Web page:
‘SOME­TIMES YOU HIT THAT ZEIT­GEIST. YOU HIT THAT THING AND YOU’RE IN’

With 42 (and count­ing) books to his name, in­clud­ing pic­ture books, graphic nov­els and crime nov­els, not to men­tion his many plays, col­lab­o­ra­tions, even mu­si­cals, Eoin Colfer is an in­cred­i­bly pro­lific writer. But he’ll al­ways feel in­debted to Artemis Fowl,

The Irish Times - Friday - The Ticket - - BOOKS - NIAMH DON­NELLY

When I say Eoin Colfer, you, most likely, think Artemis Fowl. The epony­mous anti-hero cap­tured the imag­i­na­tions of kids ev­ery­where back in 2001, when the first of what would be­come an eight-book series was pub­lished.

I was a kid then. I show Colfer my dusty old Artemis Fowl book when I meet him in Kaph cafe in Dublin. We both like the cover of this par­tic­u­lar edi­tion. It re­sem­bles a rare and pre­cious old tome (pre­sum­ably “the Book” of the fairies, de­scribed within) and it’s eye-catch­ingly sparkly and golden.

It was cer­tainly worth its weight in gold for Colfer, whose ca­reer went into turbo-drive once it was re­leased.

“I’m lucky that I have this cen­tral thing of Artemis Fowl that was a mas­sive suc­cess,” he muses. “Now, I kind of don’t have to worry about chart po­si­tions, or whether I can af­ford to not make any money [on a given project]. I’m in a very nice po­si­tion.”

Sit­ting across from me, Colfer is more beardy and white-haired than the young au­thor pho­tographed on the in­side cover of my book. He de­scribes him­self as “a very small grey man, but funny”. I do find him funny, and friendly, too. Be­fore he’s even taken a sip of his Amer­i­cano, he’s said hello to about four people. As an au­thor, he’s “well-known”, but as a per­son he seems to be known; liked – a nice guy.

With the wide-reach­ing suc­cess of Artemis, it might seem like his ca­reer turns around this one cen­tral ful­crum. In Novem­ber, he pub­lished the first of a spin-off series, Fowl Twins. In May we’ll fi­nally see the re­lease of the Artemis Fowl movie, di­rected by Ken­neth Branagh, writ­ten by Conor McPher­son and star­ring Judi Dench and Josh Gad. The orig­i­nal eight-book series re­mains a peren­nial favourite. But the breadth of Colfer’s achieve­ments is much wider still. Now in his 50s, he has 42 books to his name, in­clud­ing pic­ture books, graphic nov­els, crime nov­els, and kids’ fan­tasy series, not to men­tion his many plays, col­lab­o­ra­tions, even mu­si­cals. He also served as Lau­re­ate na nÓg be­tween 2014 and 2016.

He’s cur­rently pre­par­ing to go to the States for a two-week tour. He thinks it might be his last. He has vi­sions of “semire­tire­ment”, mean­ing “just do­ing a book ev­ery two years”. I tell him that a book ev­ery two years would still be quite pro­lific for some, but like his LEPre­con fairy crea­tures, Colfer seems to have a mag­i­cal grip on time.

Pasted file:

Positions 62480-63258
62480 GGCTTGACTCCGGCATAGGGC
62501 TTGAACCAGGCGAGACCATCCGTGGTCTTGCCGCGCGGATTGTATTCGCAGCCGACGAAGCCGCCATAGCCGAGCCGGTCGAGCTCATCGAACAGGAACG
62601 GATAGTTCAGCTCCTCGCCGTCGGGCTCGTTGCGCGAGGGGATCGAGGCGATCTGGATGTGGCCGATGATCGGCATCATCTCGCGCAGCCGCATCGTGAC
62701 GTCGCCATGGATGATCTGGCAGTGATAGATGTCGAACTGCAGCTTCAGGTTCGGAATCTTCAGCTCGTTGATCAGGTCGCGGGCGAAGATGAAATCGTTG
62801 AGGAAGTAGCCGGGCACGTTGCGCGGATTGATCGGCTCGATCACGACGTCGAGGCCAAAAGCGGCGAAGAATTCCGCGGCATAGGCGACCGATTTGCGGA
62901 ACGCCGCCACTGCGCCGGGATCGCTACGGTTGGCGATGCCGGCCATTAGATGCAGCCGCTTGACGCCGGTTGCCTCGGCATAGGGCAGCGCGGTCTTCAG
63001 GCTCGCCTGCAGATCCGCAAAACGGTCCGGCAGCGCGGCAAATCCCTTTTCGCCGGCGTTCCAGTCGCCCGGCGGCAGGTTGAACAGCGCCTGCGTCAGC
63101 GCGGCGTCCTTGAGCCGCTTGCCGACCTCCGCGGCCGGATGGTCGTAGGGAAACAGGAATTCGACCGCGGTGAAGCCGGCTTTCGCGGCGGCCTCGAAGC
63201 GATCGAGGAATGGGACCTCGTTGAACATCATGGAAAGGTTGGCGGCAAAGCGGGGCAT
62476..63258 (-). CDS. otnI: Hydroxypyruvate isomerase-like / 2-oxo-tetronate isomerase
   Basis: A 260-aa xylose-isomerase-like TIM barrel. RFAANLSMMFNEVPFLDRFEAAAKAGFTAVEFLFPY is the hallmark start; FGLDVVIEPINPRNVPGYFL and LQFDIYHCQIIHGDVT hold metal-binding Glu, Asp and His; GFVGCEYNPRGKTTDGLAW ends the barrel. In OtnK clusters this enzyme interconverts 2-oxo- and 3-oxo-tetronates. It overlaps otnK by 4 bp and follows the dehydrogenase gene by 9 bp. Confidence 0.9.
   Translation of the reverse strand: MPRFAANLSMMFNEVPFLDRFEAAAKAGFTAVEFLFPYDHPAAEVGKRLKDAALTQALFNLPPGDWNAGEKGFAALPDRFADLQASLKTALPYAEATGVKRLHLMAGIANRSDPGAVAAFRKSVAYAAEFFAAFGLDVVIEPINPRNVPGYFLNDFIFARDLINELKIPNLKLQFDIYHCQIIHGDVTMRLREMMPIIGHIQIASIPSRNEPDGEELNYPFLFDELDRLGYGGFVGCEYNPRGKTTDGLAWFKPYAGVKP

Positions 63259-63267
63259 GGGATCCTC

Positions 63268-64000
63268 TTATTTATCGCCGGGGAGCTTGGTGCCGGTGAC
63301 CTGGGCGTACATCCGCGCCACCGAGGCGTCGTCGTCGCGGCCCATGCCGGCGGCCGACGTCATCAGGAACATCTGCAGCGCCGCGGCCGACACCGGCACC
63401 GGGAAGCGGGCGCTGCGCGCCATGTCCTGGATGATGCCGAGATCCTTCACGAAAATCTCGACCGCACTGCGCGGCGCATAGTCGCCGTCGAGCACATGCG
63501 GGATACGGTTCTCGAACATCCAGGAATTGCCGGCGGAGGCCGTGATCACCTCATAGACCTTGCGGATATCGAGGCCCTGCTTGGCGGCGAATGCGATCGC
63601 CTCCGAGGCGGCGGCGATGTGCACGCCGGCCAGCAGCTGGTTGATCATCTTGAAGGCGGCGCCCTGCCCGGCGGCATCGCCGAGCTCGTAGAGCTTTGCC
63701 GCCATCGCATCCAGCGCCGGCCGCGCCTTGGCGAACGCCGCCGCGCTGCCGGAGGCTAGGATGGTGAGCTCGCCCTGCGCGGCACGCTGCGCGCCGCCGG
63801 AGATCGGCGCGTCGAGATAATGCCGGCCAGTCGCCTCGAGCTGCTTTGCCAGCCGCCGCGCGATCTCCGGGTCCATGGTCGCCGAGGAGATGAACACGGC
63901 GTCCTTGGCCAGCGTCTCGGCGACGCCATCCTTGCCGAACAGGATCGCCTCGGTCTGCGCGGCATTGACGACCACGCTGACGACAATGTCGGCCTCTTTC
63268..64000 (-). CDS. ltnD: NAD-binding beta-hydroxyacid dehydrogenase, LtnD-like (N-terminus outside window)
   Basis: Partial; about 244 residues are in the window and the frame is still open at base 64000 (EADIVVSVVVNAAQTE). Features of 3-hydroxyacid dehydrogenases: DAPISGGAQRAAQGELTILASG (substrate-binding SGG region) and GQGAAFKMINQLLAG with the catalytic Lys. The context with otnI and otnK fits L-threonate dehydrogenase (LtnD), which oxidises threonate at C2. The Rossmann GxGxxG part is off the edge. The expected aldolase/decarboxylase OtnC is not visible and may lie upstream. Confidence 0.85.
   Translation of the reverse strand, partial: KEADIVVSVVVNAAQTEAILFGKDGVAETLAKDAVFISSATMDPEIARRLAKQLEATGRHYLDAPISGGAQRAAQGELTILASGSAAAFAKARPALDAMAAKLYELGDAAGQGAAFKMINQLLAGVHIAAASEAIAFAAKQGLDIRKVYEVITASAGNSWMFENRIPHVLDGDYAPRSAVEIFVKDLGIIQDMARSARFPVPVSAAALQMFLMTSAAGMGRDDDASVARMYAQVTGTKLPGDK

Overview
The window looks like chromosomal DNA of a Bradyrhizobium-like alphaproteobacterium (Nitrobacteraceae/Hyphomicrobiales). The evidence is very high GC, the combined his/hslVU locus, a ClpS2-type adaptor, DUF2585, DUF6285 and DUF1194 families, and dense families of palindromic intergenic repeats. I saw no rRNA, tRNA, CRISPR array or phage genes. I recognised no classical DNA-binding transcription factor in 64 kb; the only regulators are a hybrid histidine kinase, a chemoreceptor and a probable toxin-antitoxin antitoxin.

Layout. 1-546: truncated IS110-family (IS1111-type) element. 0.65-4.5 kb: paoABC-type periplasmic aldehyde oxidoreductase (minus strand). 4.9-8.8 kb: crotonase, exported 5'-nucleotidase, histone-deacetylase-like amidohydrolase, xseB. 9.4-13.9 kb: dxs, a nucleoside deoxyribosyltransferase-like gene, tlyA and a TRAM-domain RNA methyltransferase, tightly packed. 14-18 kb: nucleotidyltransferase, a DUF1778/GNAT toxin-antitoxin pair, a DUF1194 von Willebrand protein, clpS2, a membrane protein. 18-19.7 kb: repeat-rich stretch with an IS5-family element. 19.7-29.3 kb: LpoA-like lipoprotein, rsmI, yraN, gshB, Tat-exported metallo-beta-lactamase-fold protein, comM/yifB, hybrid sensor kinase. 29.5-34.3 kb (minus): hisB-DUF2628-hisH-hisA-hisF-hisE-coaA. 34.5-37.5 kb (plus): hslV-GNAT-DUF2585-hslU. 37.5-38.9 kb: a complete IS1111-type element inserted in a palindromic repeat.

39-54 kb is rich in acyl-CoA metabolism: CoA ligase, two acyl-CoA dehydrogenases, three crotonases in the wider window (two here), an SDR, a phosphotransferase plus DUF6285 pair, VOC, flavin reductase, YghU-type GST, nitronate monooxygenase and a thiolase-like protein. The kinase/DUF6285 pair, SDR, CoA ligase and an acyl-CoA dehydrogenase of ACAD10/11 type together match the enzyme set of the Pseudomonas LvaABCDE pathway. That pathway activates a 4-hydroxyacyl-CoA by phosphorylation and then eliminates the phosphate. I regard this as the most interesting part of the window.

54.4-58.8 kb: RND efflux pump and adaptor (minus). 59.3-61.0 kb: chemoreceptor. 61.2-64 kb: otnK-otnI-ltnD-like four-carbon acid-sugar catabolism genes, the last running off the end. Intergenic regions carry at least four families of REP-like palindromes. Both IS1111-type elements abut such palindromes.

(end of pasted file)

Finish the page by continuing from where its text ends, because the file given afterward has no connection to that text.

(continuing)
This month sees the pub­li­ca­tion of book num­ber 43: a fan­tasy novel for adults, called High­fire. Vern, a lonely, vodka-swill­ing dragon comes into con­tact with a young delin­quent named Squib who gets tan­gled in deal­ings with a bent cop in Louisiana. Colfer says the mis­chievous Squib is based on one of his sons, while he sees him­self in Vern, the grumpy dragon. “Ev­ery­thing in there is kind of me. You just can’t help that. It just comes out.” Per­haps it’s apt that as he pre­pares to meet hun­dreds of people on tour, he iden­ti­fies most with an iso­lated crea­ture whose main agenda is to keep him­self off the grid. Though he does claim the con­trary – that meet­ing people is the nice part of his job.

High­fire is a hi­lar­i­ous romp, and pre­sales are do­ing well, but Colfer is pen­sive about what suc­cess might mean.

“I mean, High­fire, it’s not even out and al­ready it’s get­ting bril­liant re­views and people are lov­ing it. But to me, I thought the last book was just as good. I never know which is go­ing to be the one . . . the book be­fore Artemis or the book af­ter . . . I thought they were all equally good. It’s just some­times you hit that zeit­geist. You hit that thing and you’re in.”

High­fire might hit that thing, like Artemis did, but Colfer’s at­ti­tude seems more like some­thing you might tell your kids: al­ways try your best, no mat­ter what.

“I think I’m prob­a­bly like one of th­ese ath­letes, you know, like Nadal who just

. . . it’s al­ways this game. It’s what­ever I’m work­ing on now. That has to be the best thing ever.”

An African boy and an Ir­ish boy

From his very first book it’s been the same. Benny and Omar was pub­lished by the O’Brien Press in 1998, when Colfer was work­ing as a school­teacher. It tells of a young hurl­ing ad­dict who is forced to leave his home­town of Wex­ford when his fa­ther gets a new job in Tu­nisia. “When I wrote that, it would be very un­usual to have an African boy and an Ir­ish boy hang­ing around but now it’s kind of rel­e­vant again. But it’s over here now. I think at last count my school had at least 24 dif­fer­ent na­tion­al­i­ties. So, it’s a dif­fer­ent world.”

Speak­ing of dif­fer­ent worlds, Colfer’s books of­ten take us away into other lands and realms. His char­ac­ters cross borders, both real and myth­i­cal. Does he write to en­ter­tain? Or does his work have a deeper pur­pose?